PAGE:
Preparing for “the new normal”

11 Jun 2020
SOURCE:
Robert Perry, Manager, Sustainable Leadership, Sustainable Business Council

The New Zealand response to Covid-19 has shown us all what decisive action looks like. As Sir Jonathan Porritt said recently in The Independent, "We are capable of doing astonishing things".

At SBC, we believe New Zealand is well positioned to be the first country to emerge from the pandemic slowdown and stay Covid-19 free. We are also encouraged by the latest research from WBCSD which shows sustainable businesses have been far more resilient during the crisis and are better positioned for recovery.

67 stocks of European WBCSD members are more resilient in the view of investors.

And what we are hearing loudly from our members is that we need to seize this opportunity because it won’t come back again.  And this was echoed by Sir Jonathan Porritt.

This certainly gives us hope that we can lock-in and capitalise on some of the gains and lessons learned during lockdown, as well leaving behind what has become obsolete in pursuing a sustainable future.

For instance, the rapid adoption of technology where remote working became a ‘new normal’ literally overnight for many businesses highlights our ability to innovate. And the benefits to be gained are massive.  A recent inquiry by the Productivity Commission concluded that “if we want higher incomes for ourselves and our children, we need to take up technology at a faster rate than has been the case in recent years".

But with no playbook for what is unfolding, the danger is we act with yesterday’s logic. Future-focused scenario-based strategic planning is critical to inspire bold thinking and informed decision-making.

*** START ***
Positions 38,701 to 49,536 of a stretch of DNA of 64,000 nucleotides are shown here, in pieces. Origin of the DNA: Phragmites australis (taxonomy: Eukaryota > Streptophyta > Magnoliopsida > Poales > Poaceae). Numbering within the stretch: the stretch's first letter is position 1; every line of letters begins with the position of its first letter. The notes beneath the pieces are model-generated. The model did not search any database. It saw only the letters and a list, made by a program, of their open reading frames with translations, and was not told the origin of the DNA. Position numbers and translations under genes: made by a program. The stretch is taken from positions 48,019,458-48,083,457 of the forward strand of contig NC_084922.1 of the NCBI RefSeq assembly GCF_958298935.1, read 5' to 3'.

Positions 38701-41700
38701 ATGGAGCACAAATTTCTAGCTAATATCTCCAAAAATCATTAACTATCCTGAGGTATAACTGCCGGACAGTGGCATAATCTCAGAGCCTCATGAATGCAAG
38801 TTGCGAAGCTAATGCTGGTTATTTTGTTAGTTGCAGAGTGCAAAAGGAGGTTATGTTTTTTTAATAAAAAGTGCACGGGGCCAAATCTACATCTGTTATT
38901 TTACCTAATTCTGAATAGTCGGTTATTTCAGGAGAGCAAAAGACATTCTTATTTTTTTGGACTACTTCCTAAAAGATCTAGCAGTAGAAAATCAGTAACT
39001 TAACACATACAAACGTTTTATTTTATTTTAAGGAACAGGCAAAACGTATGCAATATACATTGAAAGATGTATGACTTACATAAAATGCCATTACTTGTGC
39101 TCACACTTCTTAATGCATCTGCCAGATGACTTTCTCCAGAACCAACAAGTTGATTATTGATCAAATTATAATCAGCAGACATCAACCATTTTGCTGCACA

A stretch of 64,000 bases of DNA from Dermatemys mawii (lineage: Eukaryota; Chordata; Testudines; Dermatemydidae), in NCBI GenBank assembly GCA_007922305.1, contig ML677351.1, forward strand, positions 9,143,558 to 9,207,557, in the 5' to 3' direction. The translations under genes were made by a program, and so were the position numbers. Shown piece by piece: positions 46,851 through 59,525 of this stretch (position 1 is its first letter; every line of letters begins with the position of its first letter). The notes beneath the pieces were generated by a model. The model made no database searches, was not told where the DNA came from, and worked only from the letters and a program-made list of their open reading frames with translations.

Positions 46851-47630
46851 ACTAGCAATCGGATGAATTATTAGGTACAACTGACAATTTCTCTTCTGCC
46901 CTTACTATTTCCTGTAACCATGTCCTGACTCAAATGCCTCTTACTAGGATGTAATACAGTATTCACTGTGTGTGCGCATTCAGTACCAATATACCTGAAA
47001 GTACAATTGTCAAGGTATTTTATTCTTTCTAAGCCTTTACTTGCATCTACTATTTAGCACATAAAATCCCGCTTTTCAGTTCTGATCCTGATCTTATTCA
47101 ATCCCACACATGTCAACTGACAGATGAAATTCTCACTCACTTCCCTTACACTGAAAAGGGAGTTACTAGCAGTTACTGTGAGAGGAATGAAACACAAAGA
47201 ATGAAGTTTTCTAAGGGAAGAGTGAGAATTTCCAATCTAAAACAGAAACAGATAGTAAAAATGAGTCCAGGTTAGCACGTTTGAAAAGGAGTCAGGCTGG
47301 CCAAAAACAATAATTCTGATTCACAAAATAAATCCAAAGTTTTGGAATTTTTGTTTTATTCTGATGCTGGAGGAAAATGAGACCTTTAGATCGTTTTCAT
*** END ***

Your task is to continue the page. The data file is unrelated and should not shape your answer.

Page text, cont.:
The strength of SBC membership is the space for businesses to work together. On 5 June, we brought together a group of 30 strategists, planners and sustainability leads for an online workshop.

Our aim was to help members build a shared understanding of emerging trends and new norms, as well as new market opportunities reshaping the business operating environment. The workshop also provided members an opportunity to test their assumptions and share data that could be then plugged into their own strategic planning processes.



SBC online workshop - Published scenarios as shared with members

The New Zealand Treasury’s Nairn MacKibbon and Robert O’Hara joined us to give the group a detailed overview of their recent economic forecasts, as well key insights on how New Zealand is tracking against these forecasts.

My key takeout was that New Zealand’s recovery, like most other countries affected by Covid-19, remains very uncertain and depends on how long health responses are in place here and abroad, as well as how quickly international people movement is resumed, and the resiliency of firms. The latter point raises question about what does ‘resilience’ mean in a pandemic and how do we measure the resilience of firms?

Another key insight for me was that despite a growing list of scenarios and forecasts being published, they do not provide the granularity or timeliness to support business decision-making, especially by SMEs trying to pivot and repurpose their operations quickly.

The group looked at data gaps and explored how they could be filled collectively. Two outcomes have been already been actioned. The Treasury are sharing the group’s insights with other government agencies to identify opportunities to publish data in ways that can better help inform business decision making.

And members suggested that SBC could play a brokerage role by aggregating data from across our member network which members could then access be plugged into individual strategic planning processes. We have started an information register, shared here via Google Drive.

If you have data sources you wish to share and access this collective resource please use the link below or contact Robert Perry (rperry@business.org.nz).